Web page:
Orvieto – An Italian Town Built on Tunnels
Orvieto is one of Italy’s most unique and fascinating towns. This hill town in Umbria is perched dramatically atop sheer volcanic cliffs, with expansive views over the countryside.
Orvieto has 3,000 years of history dating back to the ancient Etruscans. Over the many centuries, Etruscans, Romans and medieval Popes have all left their mark here, making the town what it is today.
Orvieto on the cliffs
Orvieto is situated high above the valley, on an outcropping of volcanic rock. This easily defensible site is further protected by city walls made of the same tufa rock.
Unfortunately, this rock is slowly crumbling away, and needs to be constantly maintained by numerous engineering projects. A major factor contributing to the rock’s instability is the fact that it’s laced with hundreds of tunnels, caves and wells, some dating back to Etruscan times.
Due to the instability of the rock, most of the town is now pedestrianized, which gives Orvieto a relaxed feel as you stroll through the quiet cobblestone streets, and take in the expansive views of the rolling hills below.
Orvieto is a great day trip from Rome – just a little over an hour by train. When you arrive at the Orvieto train station, a funicular railway will take you to the top of the rock, where the town is situated. As soon as you exit the funicular at the top, you will see a park to your right, that boasts wonderful views of the Umbrian countryside.
Orvieto above ground – The grand cathedral
The most stunning attraction in town is the Orvieto Cathedral (Duomo di Orvieto), which was begun in the late 1200s. This is a magnificent Gothic building, intricately decorated with delicate sculptures and mosaics.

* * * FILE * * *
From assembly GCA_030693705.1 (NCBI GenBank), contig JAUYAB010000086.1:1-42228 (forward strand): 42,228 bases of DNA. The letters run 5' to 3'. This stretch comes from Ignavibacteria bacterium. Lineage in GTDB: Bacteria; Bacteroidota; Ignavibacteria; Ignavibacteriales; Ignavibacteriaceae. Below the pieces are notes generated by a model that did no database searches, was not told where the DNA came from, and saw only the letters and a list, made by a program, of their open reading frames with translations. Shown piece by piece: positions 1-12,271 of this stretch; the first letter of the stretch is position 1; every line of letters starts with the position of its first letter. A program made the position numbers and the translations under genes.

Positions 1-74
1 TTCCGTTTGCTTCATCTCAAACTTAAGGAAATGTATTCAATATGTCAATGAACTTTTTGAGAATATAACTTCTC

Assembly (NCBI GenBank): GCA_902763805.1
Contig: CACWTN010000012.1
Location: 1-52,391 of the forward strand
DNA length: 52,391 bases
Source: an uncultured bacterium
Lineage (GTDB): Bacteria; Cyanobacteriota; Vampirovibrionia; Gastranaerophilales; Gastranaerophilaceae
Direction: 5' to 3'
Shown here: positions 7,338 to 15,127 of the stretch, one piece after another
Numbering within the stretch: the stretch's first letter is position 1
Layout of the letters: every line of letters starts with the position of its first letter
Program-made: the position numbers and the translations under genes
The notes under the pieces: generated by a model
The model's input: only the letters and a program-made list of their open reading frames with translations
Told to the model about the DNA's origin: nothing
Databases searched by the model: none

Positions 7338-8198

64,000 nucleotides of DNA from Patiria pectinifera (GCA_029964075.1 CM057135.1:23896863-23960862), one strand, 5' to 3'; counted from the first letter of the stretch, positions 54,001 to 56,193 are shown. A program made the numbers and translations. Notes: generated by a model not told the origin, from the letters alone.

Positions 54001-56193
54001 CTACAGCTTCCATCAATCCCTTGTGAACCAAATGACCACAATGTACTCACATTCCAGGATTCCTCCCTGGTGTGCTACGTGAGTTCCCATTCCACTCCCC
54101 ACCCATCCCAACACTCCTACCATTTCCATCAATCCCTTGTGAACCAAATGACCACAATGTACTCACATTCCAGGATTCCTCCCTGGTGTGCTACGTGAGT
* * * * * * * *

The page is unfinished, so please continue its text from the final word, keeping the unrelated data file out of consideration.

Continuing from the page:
Originally this church was created because of a miracle. A priest in the nearby town of Bolsena was unsure about transubstantion, where the bread and wine during Eucharist are transformed into the body and blood of Jesus Christ. During a service, his altar cloth became stained with blood. It was declared a miracle, and this cathedral was constructed to hold the holy cloth. The Corporal of Bolsena is still housed here.
The Cathedral is about a 15 minute stroll through the streets from the funicular, and there are plenty of signs, so it’s easy to find. Don’t rush, though. It’s an enjoyable walk, and along the way you will encounter plenty of quaint restaurants and shops. Ceramic souvenirs are a specialty, as is Orvieto Classico wine. You may even find a gelato shop calling your name.
Orvieto underground – Wells and tunnels
The volcanic butte Orvieto sits on is riddled with tunnels and wells created over many centuries. The soft tufa rock is easily chipped away, and residents have taken advantage of that.
Another must-see attraction in Orvieto is St Patrick’s Well, which gives insight into the world of tunnels below the town. Here, you can travel 200 feet under the town, via a spiral staircase that was built in the 1500s. This well was critical for its inhabitants once upon a time, as it was their main source of water. As you walk down and back up, imagine doing this daily carrying buckets of water.
If you want to explore the tunnels further, there are tours that will take you on a journey through the caves and tunnels under the town. There are stairs and cellars, passageways and cisterns, quarries and niches. Many of the important families of Orvieto had secret tunnels built so they could escape if the town was under attack. It’s a fascinating view of a hidden underground world.
For more on Orvieto, see Orvieto tourist information.
If a relaxing day in a picturesque Italian town sounds like something that interests, you, then consider including a day trip to Orvieto in your Europe tour. It’s a fascinating place to spend a few hours or days if you want a break from big city sightseeing.
Candice has traveled extensively throughout Europe, and enjoys sharing worldwide tour options on her website: TravAddict